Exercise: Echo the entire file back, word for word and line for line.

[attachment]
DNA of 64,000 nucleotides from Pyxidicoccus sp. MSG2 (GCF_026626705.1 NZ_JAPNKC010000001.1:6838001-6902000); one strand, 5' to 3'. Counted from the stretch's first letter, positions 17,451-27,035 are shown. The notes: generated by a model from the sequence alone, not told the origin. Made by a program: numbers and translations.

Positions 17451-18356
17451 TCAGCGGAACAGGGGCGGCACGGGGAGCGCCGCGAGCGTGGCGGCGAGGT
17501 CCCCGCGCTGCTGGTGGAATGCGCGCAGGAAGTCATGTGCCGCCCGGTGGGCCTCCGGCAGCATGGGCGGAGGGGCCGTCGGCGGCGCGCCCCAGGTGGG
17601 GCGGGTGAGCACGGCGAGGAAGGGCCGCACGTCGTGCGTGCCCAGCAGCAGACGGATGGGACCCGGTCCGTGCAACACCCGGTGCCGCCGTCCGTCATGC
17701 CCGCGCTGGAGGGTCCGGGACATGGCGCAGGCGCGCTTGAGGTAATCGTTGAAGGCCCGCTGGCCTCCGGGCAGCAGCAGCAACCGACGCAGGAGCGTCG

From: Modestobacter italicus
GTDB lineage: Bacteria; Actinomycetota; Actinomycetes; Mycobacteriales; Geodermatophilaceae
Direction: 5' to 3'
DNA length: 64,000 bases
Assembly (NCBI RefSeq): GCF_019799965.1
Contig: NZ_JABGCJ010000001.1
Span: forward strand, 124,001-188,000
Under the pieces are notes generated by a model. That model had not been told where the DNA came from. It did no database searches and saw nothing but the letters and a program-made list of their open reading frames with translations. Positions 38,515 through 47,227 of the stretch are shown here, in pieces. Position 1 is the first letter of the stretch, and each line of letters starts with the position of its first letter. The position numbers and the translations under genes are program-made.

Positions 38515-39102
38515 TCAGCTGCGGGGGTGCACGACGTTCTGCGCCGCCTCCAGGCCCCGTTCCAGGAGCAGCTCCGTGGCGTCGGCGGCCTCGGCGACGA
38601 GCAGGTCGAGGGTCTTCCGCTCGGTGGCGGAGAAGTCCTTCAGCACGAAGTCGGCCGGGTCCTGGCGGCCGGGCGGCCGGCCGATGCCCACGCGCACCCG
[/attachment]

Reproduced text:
DNA of 64,000 nucleotides from Pyxidicoccus sp. MSG2 (GCF_026626705.1 NZ_JAPNKC010000001.1:6838001-6902000); one strand, 5' to 3'. Counted from the stretch's first letter, positions 17,451-27,035 are shown. The notes: generated by a model from the sequence alone, not told the origin. Made by a program: numbers and translations.

Positions 17451-18356
17451 TCAGCGGAACAGGGGCGGCACGGGGAGCGCCGCGAGCGTGGCGGCGAGGT
17501 CCCCGCGCTGCTGGTGGAATGCGCGCAGGAAGTCATGTGCCGCCCGGTGGGCCTCCGGCAGCATGGGCGGAGGGGCCGTCGGCGGCGCGCCCCAGGTGGG
17601 GCGGGTGAGCACGGCGAGGAAGGGCCGCACGTCGTGCGTGCCCAGCAGCAGACGGATGGGACCCGGTCCGTGCAACACCCGGTGCCGCCGTCCGTCATGC
17701 CCGCGCTGGAGGGTCCGGGACATGGCGCAGGCGCGCTTGAGGTAATCGTTGAAGGCCCGCTGGCCTCCGGGCAGCAGCAGCAACCGACGCAGGAGCGTCG

From: Modestobacter italicus
GTDB lineage: Bacteria; Actinomycetota; Actinomycetes; Mycobacteriales; Geodermatophilaceae
Direction: 5' to 3'
DNA length: 64,000 bases
Assembly (NCBI RefSeq): GCF_019799965.1
Contig: NZ_JABGCJ010000001.1
Span: forward strand, 124,001-188,000
Under the pieces are notes generated by a model. That model had not been told where the DNA came from. It did no database searches and saw nothing but the letters and a program-made list of their open reading frames with translations. Positions 38,515 through 47,227 of the stretch are shown here, in pieces. Position 1 is the first letter of the stretch, and each line of letters starts with the position of its first letter. The position numbers and the translations under genes are program-made.

Positions 38515-39102
38515 TCAGCTGCGGGGGTGCACGACGTTCTGCGCCGCCTCCAGGCCCCGTTCCAGGAGCAGCTCCGTGGCGTCGGCGGCCTCGGCGACGA
38601 GCAGGTCGAGGGTCTTCCGCTCGGTGGCGGAGAAGTCCTTCAGCACGAAGTCGGCCGGGTCCTGGCGGCCGGGCGGCCGGCCGATGCCCACGCGCACCCG